Buttons indicate to a user that an important action is available (e.g., start a flow, proceed to next steps, send your info, save for later). Button hierarchy helps communicate the importance of one action vs. another.
- Button copy: encourages the user to take action.
Be clear and use copy to motivate action
- Be succinct; try not to use more than 4 words.
- Don’t use punctuation.
- Button copy is written in all caps.
Don'tUse punctuation or more than 4 words in label.
Don'tSkip a label.
Use icons thoughtfully
- An icon is allowed to use on a button to signify what the button does.
- The lock icon indicates security to the user (Learn more ). Check with legal when you are using it.
- Do not use the lock icon if the user will leave NerdWallet after clicking on the button (legally NerdWallet can’t promise security).
Don'tUse the lock icon to indicate security if NerdWallet can’t promise security.
DoUse an icon to signify "open a new window".
Use loading states sparingly
Only show a loading state if it isn’t possible for a user to do something else while the action processes.
Don'tUse button loading state when the user could do something else.
Primary, secondary, tertiary button usage
- Primary buttons should be used very sparingly (ideally one per page) to draw user’s attention to highest priority action.
- Several secondary and tertiary buttons can be used per page and help differentiate between next steps.
Don'tUse multiple primary buttons when actions could be prioritized.
ExceptionUse multiple primary buttons when hierarchy of action is parallel.
Users may quickly tab through a page to discover interactive elements, or use the VoiceOver rotor to get a list of all buttons on the page. This means it's important that a button's label is descriptive of what the button actually does, since it's not guaranteed that the user will encounter your button in the context of adjacent labels or descriptions. Instead of button labels like "Read more" or "Apply now", you should prefer more descriptive ones like "Read more about robo-advisors" or "Apply now on Chase's site".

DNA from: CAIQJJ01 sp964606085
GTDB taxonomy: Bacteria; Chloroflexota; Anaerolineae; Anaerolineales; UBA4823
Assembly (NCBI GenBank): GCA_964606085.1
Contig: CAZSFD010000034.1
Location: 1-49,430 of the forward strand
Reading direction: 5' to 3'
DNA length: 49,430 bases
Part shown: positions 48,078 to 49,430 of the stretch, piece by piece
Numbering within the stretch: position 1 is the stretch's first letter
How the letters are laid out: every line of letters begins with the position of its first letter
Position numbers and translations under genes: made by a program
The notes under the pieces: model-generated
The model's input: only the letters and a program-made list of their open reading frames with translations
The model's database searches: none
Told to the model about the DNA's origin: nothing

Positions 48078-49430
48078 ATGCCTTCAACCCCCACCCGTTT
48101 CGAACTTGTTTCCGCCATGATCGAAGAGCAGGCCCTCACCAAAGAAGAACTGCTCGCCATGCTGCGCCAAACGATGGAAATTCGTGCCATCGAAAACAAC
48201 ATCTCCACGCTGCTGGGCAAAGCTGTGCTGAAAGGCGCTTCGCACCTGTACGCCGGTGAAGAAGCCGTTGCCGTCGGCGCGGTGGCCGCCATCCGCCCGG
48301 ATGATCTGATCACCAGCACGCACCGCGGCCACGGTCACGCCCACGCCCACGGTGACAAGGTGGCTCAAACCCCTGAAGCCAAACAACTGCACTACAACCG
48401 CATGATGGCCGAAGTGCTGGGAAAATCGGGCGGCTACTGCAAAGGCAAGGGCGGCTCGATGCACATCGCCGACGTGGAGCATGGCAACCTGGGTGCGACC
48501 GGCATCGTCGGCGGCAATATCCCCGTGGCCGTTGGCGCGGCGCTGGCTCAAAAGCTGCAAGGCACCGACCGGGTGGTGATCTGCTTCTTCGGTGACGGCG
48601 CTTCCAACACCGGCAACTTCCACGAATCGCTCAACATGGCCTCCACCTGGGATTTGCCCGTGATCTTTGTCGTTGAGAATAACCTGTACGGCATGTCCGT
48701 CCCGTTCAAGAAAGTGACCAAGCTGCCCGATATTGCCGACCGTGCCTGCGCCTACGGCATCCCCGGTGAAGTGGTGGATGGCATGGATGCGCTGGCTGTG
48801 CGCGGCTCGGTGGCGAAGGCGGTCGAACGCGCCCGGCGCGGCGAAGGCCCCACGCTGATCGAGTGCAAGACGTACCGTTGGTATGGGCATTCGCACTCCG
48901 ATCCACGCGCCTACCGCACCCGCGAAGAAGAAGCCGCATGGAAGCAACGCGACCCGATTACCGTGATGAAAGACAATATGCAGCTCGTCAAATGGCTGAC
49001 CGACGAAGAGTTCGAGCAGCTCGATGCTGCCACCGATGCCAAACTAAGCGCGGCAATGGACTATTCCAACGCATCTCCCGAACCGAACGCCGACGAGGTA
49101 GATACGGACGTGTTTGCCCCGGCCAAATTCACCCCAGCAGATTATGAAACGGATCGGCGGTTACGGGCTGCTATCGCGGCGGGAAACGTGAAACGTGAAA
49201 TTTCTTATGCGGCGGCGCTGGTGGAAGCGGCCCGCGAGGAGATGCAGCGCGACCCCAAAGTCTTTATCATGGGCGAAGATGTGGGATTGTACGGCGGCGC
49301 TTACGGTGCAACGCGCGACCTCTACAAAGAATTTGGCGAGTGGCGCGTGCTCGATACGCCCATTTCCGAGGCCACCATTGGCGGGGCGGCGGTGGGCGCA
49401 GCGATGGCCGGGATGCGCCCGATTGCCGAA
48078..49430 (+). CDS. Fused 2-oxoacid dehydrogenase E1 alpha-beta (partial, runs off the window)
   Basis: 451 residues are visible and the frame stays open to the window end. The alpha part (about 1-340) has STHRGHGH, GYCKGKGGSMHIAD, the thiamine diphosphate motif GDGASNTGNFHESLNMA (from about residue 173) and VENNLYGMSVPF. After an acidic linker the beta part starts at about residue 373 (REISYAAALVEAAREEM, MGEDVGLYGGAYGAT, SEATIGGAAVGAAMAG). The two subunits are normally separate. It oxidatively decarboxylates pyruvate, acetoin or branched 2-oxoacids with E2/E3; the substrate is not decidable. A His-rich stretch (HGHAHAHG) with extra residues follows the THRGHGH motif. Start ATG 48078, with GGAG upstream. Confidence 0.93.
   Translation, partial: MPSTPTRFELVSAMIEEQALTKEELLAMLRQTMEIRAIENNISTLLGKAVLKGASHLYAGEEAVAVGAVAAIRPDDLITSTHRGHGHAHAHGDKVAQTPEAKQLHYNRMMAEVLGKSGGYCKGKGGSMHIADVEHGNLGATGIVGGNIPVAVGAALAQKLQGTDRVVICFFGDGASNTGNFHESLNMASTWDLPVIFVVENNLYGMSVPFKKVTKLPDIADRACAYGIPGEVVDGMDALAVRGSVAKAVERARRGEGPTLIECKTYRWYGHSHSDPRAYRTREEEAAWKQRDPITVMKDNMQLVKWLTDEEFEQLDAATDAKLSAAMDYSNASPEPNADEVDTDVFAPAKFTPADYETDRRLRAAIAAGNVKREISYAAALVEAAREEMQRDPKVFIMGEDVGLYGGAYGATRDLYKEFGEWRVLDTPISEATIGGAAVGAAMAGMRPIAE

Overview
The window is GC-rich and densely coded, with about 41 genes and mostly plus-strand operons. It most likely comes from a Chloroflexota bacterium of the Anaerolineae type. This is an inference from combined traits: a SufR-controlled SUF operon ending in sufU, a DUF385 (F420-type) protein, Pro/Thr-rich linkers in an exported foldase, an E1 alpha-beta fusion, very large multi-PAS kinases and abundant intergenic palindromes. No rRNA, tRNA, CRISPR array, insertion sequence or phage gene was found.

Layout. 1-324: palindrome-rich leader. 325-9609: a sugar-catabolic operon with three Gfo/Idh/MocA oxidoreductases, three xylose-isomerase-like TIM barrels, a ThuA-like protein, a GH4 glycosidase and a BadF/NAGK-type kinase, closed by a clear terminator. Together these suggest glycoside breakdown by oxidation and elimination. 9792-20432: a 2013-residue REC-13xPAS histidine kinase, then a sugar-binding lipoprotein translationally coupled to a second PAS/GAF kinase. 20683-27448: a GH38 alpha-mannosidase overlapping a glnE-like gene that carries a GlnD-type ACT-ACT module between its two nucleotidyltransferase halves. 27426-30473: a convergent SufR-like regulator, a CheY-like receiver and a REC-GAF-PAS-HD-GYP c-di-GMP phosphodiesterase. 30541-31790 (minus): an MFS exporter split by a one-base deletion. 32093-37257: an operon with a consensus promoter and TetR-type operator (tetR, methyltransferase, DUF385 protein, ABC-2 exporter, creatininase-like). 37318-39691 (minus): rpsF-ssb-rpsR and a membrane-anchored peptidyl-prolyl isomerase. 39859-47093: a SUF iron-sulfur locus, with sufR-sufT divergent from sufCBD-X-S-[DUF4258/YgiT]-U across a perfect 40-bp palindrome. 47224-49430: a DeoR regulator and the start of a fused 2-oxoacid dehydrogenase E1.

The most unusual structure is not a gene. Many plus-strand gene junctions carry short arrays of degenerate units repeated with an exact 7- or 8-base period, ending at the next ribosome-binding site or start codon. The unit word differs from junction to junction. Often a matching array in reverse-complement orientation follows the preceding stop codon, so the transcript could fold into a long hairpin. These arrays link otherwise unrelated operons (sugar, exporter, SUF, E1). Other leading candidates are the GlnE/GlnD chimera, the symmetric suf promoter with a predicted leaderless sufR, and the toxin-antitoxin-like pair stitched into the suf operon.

You often want a button that looks like a link, or vice-versa a link that looks like a button. The
<Link> components can be used interchangeably, and which one you use should be determined by what you want it to look like. Both components can render either
<button> tags depending on the props used (
onClick), ensuring you get both the right styling and the right DOM elements for semantics and accessibility.
- Use this component (
<Button>) when you want something that looks like a button.
<Link>when you want something that looks like a link.
In addition to props defined by this component, any props
<a> take are also accepted.
Changes the button to `display: block`, making it go full width.
Applies a CSS classname to the component.
Allows you to provide a React component or other HTML element, overriding the default `a` and `button` options.
Renders a button as disabled, making it non-interactable.
Renders a button loading visual state.
Message to be read by the screen reader when loading state is active.
Renders a button with the highest visual affordances.
Renders a button with the tertiary visual affordances.
Force the component to use its hover styles.
Force the component to use its focus styles.
Force the component to use its active styles.